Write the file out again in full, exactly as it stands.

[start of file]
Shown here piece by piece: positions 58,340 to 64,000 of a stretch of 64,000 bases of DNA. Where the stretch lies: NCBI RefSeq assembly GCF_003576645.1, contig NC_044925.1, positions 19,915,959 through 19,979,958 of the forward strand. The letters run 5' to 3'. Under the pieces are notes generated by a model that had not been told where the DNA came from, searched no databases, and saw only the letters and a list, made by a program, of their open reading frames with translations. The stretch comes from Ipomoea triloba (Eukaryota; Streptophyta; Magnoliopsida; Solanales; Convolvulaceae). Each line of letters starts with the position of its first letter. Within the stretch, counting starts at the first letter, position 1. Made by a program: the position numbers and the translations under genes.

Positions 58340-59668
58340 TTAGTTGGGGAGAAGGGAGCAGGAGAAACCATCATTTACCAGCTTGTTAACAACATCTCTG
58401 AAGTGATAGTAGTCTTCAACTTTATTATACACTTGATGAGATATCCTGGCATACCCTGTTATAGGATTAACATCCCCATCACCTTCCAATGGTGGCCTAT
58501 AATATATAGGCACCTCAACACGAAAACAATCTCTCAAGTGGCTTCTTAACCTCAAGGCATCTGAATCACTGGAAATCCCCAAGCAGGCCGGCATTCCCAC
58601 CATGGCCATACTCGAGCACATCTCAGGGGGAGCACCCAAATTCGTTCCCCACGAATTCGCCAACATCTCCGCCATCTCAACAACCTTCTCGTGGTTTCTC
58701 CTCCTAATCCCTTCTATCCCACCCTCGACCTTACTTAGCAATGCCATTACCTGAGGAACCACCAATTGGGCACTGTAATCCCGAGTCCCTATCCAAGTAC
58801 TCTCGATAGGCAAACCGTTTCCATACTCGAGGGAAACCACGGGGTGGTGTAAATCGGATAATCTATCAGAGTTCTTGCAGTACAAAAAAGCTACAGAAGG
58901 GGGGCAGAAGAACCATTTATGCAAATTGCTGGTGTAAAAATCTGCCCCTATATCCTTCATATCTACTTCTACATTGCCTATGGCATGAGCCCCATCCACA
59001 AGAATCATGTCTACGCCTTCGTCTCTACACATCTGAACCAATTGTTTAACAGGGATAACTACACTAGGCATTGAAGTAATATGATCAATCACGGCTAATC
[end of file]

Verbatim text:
Shown here piece by piece: positions 58,340 to 64,000 of a stretch of 64,000 bases of DNA. Where the stretch lies: NCBI RefSeq assembly GCF_003576645.1, contig NC_044925.1, positions 19,915,959 through 19,979,958 of the forward strand. The letters run 5' to 3'. Under the pieces are notes generated by a model that had not been told where the DNA came from, searched no databases, and saw only the letters and a list, made by a program, of their open reading frames with translations. The stretch comes from Ipomoea triloba (Eukaryota; Streptophyta; Magnoliopsida; Solanales; Convolvulaceae). Each line of letters starts with the position of its first letter. Within the stretch, counting starts at the first letter, position 1. Made by a program: the position numbers and the translations under genes.

Positions 58340-59668
58340 TTAGTTGGGGAGAAGGGAGCAGGAGAAACCATCATTTACCAGCTTGTTAACAACATCTCTG
58401 AAGTGATAGTAGTCTTCAACTTTATTATACACTTGATGAGATATCCTGGCATACCCTGTTATAGGATTAACATCCCCATCACCTTCCAATGGTGGCCTAT
58501 AATATATAGGCACCTCAACACGAAAACAATCTCTCAAGTGGCTTCTTAACCTCAAGGCATCTGAATCACTGGAAATCCCCAAGCAGGCCGGCATTCCCAC
58601 CATGGCCATACTCGAGCACATCTCAGGGGGAGCACCCAAATTCGTTCCCCACGAATTCGCCAACATCTCCGCCATCTCAACAACCTTCTCGTGGTTTCTC
58701 CTCCTAATCCCTTCTATCCCACCCTCGACCTTACTTAGCAATGCCATTACCTGAGGAACCACCAATTGGGCACTGTAATCCCGAGTCCCTATCCAAGTAC
58801 TCTCGATAGGCAAACCGTTTCCATACTCGAGGGAAACCACGGGGTGGTGTAAATCGGATAATCTATCAGAGTTCTTGCAGTACAAAAAAGCTACAGAAGG
58901 GGGGCAGAAGAACCATTTATGCAAATTGCTGGTGTAAAAATCTGCCCCTATATCCTTCATATCTACTTCTACATTGCCTATGGCATGAGCCCCATCCACA
59001 AGAATCATGTCTACGCCTTCGTCTCTACACATCTGAACCAATTGTTTAACAGGGATAACTACACTAGGCATTGAAGTAATATGATCAATCACGGCTAATC